Olive Garden has managed to make up for the middling quality of its food by serving you a whole bunch of it. The recently announced Never Ending Pasta Pass (which for $100 one can eat all the pasta one wants for seven weeks) and Never Ending Pasta Bowl are just two examples of the philosophy in action. According to a presentation from the chain's investors, unlimited everything is not the most cost effective model.
Grub Street's Clint Rainey writes:
One of 294 slides listing reasons why investor Starboard Value should take over Darden Restaurants Inc., "Breadsticks: Just One Example of Food Waste" slams the chain, because locations today "lack training and discipline," with servers trotting out "an excess of breadsticks significantly outnumbering the number of guests."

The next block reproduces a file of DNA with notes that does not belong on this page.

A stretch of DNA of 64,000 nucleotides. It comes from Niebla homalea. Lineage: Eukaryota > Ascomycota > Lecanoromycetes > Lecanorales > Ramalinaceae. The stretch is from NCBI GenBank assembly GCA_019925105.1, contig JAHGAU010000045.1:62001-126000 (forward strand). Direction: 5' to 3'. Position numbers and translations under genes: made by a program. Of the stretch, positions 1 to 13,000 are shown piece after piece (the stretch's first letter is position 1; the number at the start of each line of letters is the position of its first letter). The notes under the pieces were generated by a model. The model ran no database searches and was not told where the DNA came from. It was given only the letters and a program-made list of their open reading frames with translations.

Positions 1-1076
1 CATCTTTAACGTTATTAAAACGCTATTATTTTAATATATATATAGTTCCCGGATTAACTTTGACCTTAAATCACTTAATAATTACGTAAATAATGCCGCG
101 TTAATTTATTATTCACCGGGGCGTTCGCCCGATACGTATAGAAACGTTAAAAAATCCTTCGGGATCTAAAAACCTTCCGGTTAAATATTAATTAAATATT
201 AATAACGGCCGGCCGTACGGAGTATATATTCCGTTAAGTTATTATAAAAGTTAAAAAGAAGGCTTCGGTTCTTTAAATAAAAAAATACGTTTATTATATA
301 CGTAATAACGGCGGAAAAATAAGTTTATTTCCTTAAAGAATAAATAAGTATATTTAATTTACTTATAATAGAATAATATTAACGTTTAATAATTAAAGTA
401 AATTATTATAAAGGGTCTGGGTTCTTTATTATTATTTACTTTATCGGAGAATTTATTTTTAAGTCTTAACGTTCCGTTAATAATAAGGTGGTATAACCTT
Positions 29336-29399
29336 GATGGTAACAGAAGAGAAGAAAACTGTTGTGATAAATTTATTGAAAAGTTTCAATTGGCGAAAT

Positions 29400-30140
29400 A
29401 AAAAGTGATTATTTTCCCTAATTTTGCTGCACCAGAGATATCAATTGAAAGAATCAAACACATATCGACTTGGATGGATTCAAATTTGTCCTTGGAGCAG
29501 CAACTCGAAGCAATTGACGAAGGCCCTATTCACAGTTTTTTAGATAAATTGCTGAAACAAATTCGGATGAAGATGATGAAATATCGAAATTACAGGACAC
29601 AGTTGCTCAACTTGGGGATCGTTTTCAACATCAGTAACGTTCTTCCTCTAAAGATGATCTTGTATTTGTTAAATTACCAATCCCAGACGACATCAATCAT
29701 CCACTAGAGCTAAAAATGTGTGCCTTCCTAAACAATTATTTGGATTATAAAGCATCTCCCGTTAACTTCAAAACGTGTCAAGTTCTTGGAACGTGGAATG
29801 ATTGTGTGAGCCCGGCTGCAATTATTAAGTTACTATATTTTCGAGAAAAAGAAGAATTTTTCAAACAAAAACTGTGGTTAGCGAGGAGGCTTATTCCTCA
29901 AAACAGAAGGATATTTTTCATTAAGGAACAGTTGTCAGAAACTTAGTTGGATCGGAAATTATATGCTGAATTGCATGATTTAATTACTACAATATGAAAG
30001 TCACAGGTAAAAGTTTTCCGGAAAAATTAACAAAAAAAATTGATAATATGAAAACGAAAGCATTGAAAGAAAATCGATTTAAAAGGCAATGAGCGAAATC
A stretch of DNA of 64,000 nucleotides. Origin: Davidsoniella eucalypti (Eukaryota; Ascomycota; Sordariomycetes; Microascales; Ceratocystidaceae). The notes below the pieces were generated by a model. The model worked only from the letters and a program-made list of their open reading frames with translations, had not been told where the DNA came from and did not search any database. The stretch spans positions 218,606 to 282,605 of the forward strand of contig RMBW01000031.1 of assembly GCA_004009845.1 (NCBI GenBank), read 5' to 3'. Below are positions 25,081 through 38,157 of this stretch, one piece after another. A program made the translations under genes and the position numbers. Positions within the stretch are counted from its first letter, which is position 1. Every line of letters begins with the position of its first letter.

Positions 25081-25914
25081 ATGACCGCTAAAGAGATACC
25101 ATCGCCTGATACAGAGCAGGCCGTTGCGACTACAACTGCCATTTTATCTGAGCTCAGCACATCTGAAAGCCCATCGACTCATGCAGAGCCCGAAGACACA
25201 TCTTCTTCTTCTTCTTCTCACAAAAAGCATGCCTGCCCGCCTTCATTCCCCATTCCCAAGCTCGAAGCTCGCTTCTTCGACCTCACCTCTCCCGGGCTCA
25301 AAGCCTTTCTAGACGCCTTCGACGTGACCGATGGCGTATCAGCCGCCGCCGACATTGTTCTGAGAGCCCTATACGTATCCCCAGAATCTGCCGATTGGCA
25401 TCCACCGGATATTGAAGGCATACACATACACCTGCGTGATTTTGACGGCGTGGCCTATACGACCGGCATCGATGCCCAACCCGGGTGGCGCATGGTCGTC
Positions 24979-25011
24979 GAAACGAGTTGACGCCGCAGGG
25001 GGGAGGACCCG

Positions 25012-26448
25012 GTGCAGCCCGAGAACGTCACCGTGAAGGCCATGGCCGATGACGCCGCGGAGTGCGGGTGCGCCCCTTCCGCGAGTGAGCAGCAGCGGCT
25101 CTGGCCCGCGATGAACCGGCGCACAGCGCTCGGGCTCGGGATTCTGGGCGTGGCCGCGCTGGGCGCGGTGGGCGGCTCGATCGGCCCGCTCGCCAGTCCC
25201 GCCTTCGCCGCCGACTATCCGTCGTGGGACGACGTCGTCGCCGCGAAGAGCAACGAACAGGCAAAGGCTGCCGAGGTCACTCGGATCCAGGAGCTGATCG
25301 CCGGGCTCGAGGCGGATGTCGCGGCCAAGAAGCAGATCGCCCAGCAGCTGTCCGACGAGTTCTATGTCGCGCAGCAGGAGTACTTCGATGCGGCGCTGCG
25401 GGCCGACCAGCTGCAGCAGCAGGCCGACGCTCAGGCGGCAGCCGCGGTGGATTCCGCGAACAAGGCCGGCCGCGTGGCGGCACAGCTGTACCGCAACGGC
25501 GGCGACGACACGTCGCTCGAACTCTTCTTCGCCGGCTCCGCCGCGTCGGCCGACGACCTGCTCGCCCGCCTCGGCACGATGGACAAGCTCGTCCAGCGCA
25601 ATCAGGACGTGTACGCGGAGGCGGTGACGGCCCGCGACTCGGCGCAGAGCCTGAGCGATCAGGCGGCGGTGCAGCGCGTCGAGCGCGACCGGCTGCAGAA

Starboard says it wouldn't seek an end to the policy, but rather just conveniently halt breadstick delivery beyond an initial basket with one per person at a table unless otherwise instructed, thus making the famed "unlimited breadsticks" just a tad bit more limited seeming.
The slideshow presented by Starboard Value was almost 300 pages, and even tackled such mundane issues including: the unsalted water used to make pasta (how dare they skip salt?), non-industry length straws (too long!), dishwasher safe to-go containers (who needs it?) and the menu's Spanish style tapas and burgers (why are they even serving that?).
But clearly, consumers aren't too upset with the chain. The Never-Ending Pasta Pass sold out in under an hour and resulted in the website crashing from so many simultaneous attempts at purchasing it.